The spread of the coronavirus has been labelled a health emergency of “international scale” by the World Health Organization (WHO). And yet, the Geneva-based body has not recommended any limiting of travel to and from China. How worried should the world be?
Why is it called coronavirus?end of infobox
Because, viewed through a microscope, the virus looks as if it’s surrounded by a crown (“corona”, in Latin). Officially called 2019-nCoV, the virus is of the same family as SARS (Severe acute respiratory syndrome), which appeared in China in 2003, and MERS (Middle East respiratory syndrome), which originated in Saudi Arabia in 2012.
Where does it come from?end of infobox
It was probably transmitted by an animal – a snake or a bat – to a human at the market in Wuhan. In China, various sorts of meat are eaten that would not be found in western supermarkets. And to guarantee freshness, market sellers often deal in live animals.
How is the virus transmitted?end of infobox
Like its predecessors, the Wuhan coronavirus can jump from animals to humans, and from humans to humans. It’s transmitted through contact with an infected animal or person – for example, intimate contact, coughing or sneezing, shared living spaces, or even being face-to-face at a distance of less than a metre.
How dangerous is it?end of infobox
Two separate factors need to be taken into account here, says Harris Héritier, an epidemiologist: how easily the virus is spread (very easily, in the case of the 2019-nCoV), and how lethal it is, i.e. what percentage of infected people die. The New England Journal of Medicine has estimated the mortality of the coronavirus to be around 4%. By comparison, this figure was 9.5% for SARS and 34% for MERS.
Are certain groups at risk?end of infobox
“We suspect so, but we base this suspicion on what happened with previous epidemics,” says Héritier. “Current statistics aren’t yet enough to say concretely if some groups are more vulnerable than others. It could also be dangerous to speculate, because we saw for example with the Spanish flu that the most vulnerable were those with a higher level of immunity.”
How much more dangerous is it than seasonal flu?end of infobox
Each year, flu kills up to 650,000 people around the world, according to WHO estimates. This amounts to just 0.1% of people who contract it. Its mortality is thus quite weak, as was that of the 1918-1919 Spanish flu (which was also spread from China, despite its name): for that disease, the rate was 2%, though it led to an estimated 50-100 million deaths.
What about the more than 90% of those who contract the disease and don’t die?end of infobox
For these people, “it could look like a flu, but we don’t know all the possible symptoms, and everyone reacts quite differently,” says Héritier. “This means that many of those who had it simply stayed at home, recovered, and never entered the statistics.” Seen in this light, the actual number of cases is even higher that we know of, which means the mortality rate is even lower.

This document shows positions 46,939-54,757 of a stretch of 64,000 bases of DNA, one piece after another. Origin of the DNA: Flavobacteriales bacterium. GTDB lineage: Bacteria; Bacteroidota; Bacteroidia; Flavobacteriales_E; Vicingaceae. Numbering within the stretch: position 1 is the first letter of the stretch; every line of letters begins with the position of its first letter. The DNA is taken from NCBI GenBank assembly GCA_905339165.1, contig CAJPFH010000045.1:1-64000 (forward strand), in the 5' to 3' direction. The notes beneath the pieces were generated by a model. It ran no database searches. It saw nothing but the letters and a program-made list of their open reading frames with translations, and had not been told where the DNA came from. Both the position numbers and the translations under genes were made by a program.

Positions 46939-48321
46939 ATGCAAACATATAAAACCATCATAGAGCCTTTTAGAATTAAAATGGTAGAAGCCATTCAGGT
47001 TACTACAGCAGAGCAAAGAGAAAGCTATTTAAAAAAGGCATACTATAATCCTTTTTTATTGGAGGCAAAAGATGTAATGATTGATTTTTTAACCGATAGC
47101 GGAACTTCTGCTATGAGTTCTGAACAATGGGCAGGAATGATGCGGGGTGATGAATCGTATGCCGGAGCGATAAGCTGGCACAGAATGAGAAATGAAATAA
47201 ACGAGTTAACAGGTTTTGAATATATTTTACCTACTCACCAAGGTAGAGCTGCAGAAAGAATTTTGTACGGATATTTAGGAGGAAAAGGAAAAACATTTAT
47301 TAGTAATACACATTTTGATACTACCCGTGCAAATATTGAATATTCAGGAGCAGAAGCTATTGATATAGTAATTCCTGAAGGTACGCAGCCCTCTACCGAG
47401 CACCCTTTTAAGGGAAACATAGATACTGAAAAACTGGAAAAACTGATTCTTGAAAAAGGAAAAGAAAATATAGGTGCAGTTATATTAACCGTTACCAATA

Is there a cure for 2019-nCoV?end of infobox
No. For patients infected by a severe form of the disease, doctors try to ensure that they don’t catch any further infections or respiratory complications. On the other hand, the genetic sequence of the Wuhan virus was detected in record time, and several possible vaccines are being developed in China, the US, and Australia. Given the time needed to do tests, however, these vaccines will probably come too late.
How useful are protective masks?end of infobox
In Switzerland, where no case has yet been recorded, pharmacies have sold out of these masks, as in other countries. Some are selling them online for jacked-up prices. However, the masks are only really useful for people already ill, to prevent them passing it on to others. As all health authorities, including the WHO, keep saying, the top precaution is to wash your hands, very well.
Is the wave of panic online and among the public justified?end of infobox
From the medieval plague to Ebola, humans have always been terrified of plagues that threaten to wipe us all out. And from Hieronymus Bosch to Stephen King, not to mention the various creators of apocalyptic books, films, and series, humans have also always liked to dramatise the threat, like children who get a kick from scaring themselves.
The last overview by the WHO (on January 31) outlined 9,826 confirmed cases in the world, and 213 deaths – all of these in China. In newsrooms, including that of swissinfo.ch, the question is always there: caught between a responsibility to inform and the risk of causing undue panic, how much importance should we give to such news? On social media, in contrast, disinformation and hysteria abound, often without any such reflection.
SARS disappeared after one year, having caused 800 deaths; MERS is still at large and has to date led to 838 fatalities.
Translated from French by Domhnall O'Sullivan, swissinfo.ch